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Published by: TelegraphUK on Jan 25, 2012
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Publication date: 25 January 2012
11 AND 12 JANUARY 2012
These are the minutes of the Monetary Policy Committee meeting held on11 and 12 January 2012.They are also available on the Internet
The Bank of England Act 1998 gives the Bank of England operational responsibility for settinginterest rates to meet the Government’s inflation target. Operational decisions are taken by theBank’s Monetary Policy Committee. The Committee meets on a regular monthly basis andminutes of its meetings are released on the Wednesday of the second week after the meetingtakes place. Accordingly, the minutes of the Committee meeting to be held on 8 and9 February will be published on 22 February 2012.
Before turning to its immediate policy decision, the Committee discussed financial marketdevelopments; the international economy; money, credit, demand and output; and supply, costs andprices.
Financial markets
While the most recent data from the United States had been a supportive influence on financialmarkets over the month, the main events affecting asset prices had continued to be those in the euroarea. The three-year long-term repo operation by the ECB on 21 December 2011 had improvedmarket sentiment and a number of banks had been able to issue public unsecured term debt. MajorEuropean banks’ issuance in 2012 had already exceeded that in the whole of the second half of 2011.So far it had been the large, more highly rated, banks that had issued, albeit at spreads that hadremained elevated. Issuance of secured term debt by banks had also been relatively robust.
Banks were reported to have used the long-term repo operation to provide funding for existingbank balance sheets, potentially reducing pressures to de-lever, rather than to expand balance sheets.It was unclear to what extent banks might increase their purchases of sovereign debt of the vulnerableeuro-area countries in future, although two-year Spanish and Italian yields had fallen on the month.A second ECB operation would take place at the end of February.4
Ten-year German bond yields, which had moved erratically during the latter part of 2011, hadfallen back below 2%. But government bond yields in many other euro-area countries had remainedhigh. Over the month, ten-year spreads to bunds had widened a little for Spain and substantially forItaly. In the United Kingdom, ten-year gilt yields had fallen to new lows of around 2% in lateDecember. Real long-term yields on gilts had been below 0% over recent months and they hadaccounted for the larger part of the movements in nominal yields during 2011.5
Short-term interest rates were little changed in the United Kingdom, but had fallen in the euroarea, in part reflecting the ECB’s policy rate reduction in December. The euro effective exchange rateindex (ERI) had weakened by around 3½% in the past month. Over the same period, the sterling ERI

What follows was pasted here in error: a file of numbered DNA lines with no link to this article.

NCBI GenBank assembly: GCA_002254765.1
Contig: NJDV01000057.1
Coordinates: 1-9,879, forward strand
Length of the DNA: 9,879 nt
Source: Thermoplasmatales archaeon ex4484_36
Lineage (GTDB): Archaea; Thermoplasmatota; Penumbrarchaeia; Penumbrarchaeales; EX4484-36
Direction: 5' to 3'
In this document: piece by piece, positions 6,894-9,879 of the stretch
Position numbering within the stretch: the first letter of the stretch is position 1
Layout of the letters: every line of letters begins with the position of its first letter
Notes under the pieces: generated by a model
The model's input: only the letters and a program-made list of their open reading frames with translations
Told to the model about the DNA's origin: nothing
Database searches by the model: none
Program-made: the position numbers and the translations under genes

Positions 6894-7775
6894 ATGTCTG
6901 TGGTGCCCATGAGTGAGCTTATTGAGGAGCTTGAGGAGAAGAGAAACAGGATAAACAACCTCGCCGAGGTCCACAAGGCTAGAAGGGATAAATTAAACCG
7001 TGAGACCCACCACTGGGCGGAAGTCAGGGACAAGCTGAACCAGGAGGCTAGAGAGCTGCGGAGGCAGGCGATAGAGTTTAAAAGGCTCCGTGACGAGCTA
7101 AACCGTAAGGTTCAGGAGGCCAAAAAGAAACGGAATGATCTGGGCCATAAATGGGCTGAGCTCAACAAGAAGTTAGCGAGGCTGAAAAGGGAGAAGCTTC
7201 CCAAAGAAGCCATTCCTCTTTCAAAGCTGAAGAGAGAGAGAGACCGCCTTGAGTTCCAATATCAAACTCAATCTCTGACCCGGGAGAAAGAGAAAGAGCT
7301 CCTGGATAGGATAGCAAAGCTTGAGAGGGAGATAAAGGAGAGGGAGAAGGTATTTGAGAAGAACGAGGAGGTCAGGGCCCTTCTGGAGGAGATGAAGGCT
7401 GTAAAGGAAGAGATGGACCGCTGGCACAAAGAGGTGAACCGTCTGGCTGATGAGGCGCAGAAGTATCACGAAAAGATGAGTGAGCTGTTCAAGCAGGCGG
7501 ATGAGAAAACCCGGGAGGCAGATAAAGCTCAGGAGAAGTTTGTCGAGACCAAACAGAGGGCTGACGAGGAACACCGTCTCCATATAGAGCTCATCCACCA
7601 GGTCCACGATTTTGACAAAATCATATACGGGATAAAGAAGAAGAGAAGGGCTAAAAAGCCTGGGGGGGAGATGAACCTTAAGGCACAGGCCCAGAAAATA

2had appreciated by just over 1%. The skews in options prices continued to imply a balance of riskstowards the euro depreciating relative to the US dollar and sterling.6
Equity markets internationally had fallen before the ECB operation but had rallied subsequently.Over the month as a whole, the FTSE All-Share index was up slightly. It was notable that equityprices had recovered significantly since their very sharp falls in the summer, despite the subsequentdowngrades to economic forecasts.7
Non-financial and financial corporate bond spreads had changed little on the month. 2011 hadended with relatively high gross UK non-financial corporate bond issuance. But new issuance premiahad risen during the autumn and liquidity in the secondary market appeared to have been poor.Although bid-offer spreads had widened in recent months, they were not nearly as wide as in early2009.
The international economy
Third-quarter euro-area GDP growth had been revised down slightly to 0.1%. The signs werethat the euro area had contracted slightly in the fourth quarter. There remained a difference betweenthe performance of the core and periphery countries, but there was growing evidence of a slowdown insome of the former. Initial estimates of German GDP in 2011 as a whole were, for instance, consistentwith a small fall in output in the fourth quarter. The euro-area Purchasing Managers’ Indices (PMIs)had edged up in December, although they too continued to indicate contraction. The data suggestedmanufacturing had been noticeably weaker than services. Consumer and business confidence hadcontinued to decline, although less rapidly than in Q3. The December European Council meeting hadmade some progress in agreeing a strengthened fiscal framework, but longer-term challenges related toeconomic rebalancing remained, and near-term financial risks related to the high volume of maturingsovereign debt and the negotiations over Greek debt restructuring continued to cloud the outlook.9
In the United States, GDP growth looked to have rebounded in the second half of 2011 and thePMIs pointed to expansion. Fourth-quarter growth was likely to be around 0.8%. Only a part of thisrebound could be attributed to a recovery from the supply chain disruption caused by the earthquakeand tsunami in Japan. Employment had also surprised to the upside and the unemployment rate hadfallen to its lowest level in almost three years. The prospects for continued expansion at this pace wereunclear. Consumption growth, which appeared to have been the key support to output growth duringthe second half of 2011, had exceeded income growth by some margin, implying a sharp fall in the

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